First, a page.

*X*_{i} still denotes the event that ‘the target is in cell *i*’, but now this is not directly observable. Instead, either *Y*_{i}, the event that the searcher decides that cell *i* contains the target, or *q* and *r* are constrained to satisfy |*q*−*r*|<1, else all decisions would be either always positive or always negative.

Corresponding algebraic expressions to those in §§2 and 3 can be derived. Appendix A contains details of the derivation. In the case of only two cells, the posterior probabilities in the case that cell 1 is empty are
*Y*_{1} are now non-trivial expressions:
*q* and *r* with 1−*q* and 1−*r*, respectively.

As in §3, we can extend these formulae to the case in which a proportion *p* of the cells have been observed to be empty (i.e. we observe *m* or *n*, and so retain their interpretation when the search region is spatially continuous. This is potentially important, as in applications such as medical imaging, a single global decision or diagnosis may be made in preference to a series of decisions based on subregions.

Figures 2 and 3 show how the posterior probability varies with respect to *p*, *q*, *r* and *π*. The impact of decision errors clearly increases the longer the search continues (i.e. as *p* increases), both because a larger number of assessments provides a greater chance of a false positive decision occurring and, more importantly, because if the target is present, its location is more likely to have been assessed if *p* is large. The lower panel of figure 2 shows that changing *q* and *r* has a larger effect on the posterior probability when *π* is nearer 0.5 than either of the extremes, which is intuitively reasonable: with equivocal prior opinion, the searcher's decision depends primarily on the observed data.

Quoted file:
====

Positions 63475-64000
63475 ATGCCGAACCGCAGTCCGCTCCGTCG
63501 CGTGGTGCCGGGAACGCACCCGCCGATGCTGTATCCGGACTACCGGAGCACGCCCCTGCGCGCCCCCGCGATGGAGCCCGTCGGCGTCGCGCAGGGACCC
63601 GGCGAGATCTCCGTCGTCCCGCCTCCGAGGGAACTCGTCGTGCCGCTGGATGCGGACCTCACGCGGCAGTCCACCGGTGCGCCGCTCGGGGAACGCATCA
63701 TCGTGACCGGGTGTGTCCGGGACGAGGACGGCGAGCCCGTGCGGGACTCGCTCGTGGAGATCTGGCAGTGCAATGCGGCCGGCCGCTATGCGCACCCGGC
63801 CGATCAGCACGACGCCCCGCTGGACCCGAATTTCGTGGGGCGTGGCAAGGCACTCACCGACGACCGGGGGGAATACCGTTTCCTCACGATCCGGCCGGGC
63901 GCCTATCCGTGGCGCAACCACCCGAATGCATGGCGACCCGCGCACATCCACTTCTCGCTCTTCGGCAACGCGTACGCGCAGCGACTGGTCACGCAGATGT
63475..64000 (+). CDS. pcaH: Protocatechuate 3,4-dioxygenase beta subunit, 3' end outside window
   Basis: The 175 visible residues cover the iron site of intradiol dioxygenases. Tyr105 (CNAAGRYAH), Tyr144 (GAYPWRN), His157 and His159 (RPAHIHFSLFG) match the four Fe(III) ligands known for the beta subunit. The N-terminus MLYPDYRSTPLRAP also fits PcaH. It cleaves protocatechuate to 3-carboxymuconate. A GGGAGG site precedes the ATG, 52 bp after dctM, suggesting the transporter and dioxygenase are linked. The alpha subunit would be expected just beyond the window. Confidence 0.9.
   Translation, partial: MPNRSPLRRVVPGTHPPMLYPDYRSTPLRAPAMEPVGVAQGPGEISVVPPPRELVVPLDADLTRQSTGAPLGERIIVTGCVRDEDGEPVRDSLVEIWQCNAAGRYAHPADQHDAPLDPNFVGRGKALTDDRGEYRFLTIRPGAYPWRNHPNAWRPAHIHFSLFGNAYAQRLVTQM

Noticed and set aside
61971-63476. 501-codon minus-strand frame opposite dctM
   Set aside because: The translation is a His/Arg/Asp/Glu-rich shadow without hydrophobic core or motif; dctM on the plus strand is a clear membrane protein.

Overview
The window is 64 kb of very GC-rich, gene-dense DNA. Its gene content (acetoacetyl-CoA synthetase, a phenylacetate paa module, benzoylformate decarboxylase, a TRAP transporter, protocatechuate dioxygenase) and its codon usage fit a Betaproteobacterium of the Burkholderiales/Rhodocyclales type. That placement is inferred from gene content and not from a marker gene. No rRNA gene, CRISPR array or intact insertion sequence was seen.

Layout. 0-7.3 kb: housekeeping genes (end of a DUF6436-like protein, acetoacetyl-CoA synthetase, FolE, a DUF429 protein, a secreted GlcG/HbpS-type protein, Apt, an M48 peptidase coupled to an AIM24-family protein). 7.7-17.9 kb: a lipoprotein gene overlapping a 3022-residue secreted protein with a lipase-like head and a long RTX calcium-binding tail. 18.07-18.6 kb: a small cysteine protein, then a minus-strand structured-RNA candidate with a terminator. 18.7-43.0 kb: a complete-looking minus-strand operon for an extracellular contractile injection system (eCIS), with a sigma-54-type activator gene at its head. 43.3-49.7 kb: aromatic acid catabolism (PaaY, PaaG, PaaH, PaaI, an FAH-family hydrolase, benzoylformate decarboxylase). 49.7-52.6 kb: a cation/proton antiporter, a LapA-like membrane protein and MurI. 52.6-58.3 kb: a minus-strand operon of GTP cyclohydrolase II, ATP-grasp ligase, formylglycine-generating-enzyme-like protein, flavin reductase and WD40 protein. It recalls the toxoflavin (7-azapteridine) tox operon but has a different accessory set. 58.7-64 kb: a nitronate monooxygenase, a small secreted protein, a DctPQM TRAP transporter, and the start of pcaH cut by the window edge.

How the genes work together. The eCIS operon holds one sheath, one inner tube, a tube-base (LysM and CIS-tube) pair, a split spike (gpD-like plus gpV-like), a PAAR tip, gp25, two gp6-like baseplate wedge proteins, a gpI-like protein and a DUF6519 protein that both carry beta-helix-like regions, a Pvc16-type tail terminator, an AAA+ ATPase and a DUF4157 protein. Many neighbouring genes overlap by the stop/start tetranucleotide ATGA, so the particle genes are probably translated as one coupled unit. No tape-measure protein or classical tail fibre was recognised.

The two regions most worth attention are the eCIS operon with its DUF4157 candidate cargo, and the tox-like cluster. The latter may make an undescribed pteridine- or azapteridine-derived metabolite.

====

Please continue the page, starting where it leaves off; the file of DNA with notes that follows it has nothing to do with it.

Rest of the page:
Figure 3 shows, for fixed, non-zero *q* and *r*, how the searcher's posterior probability changes as the search develops. It can be compared to figure 1, which represents the case in which *p*=*q*=0. The dependence on *r* can be seen particularly at high prevalence levels when the proportion searched is also high. In general, the posterior probabilities (4.5) and (4.6) depend on both the false positive and false negative error rates, even though these expressions are probabilities conditional only on a set of observations in which the target has *not* been found.

The overall pattern of results from figures 2 and 3 demonstrates that *π* has a much larger effect than both *q* and *r* at almost all levels of *p*, especially when *q* and *r* are small, as would be the case in most applications. One important exception presents itself: when a complete search has been made. In this case, in the absence of decision error, the prior probability is irrelevant, as the posterior probability is either one or zero, depending on whether the target has been found. However, figure 3 shows that this does not apply when decision error is present. The figure is plotted on the domain [0,1], with the posterior probability at *p*=1 given by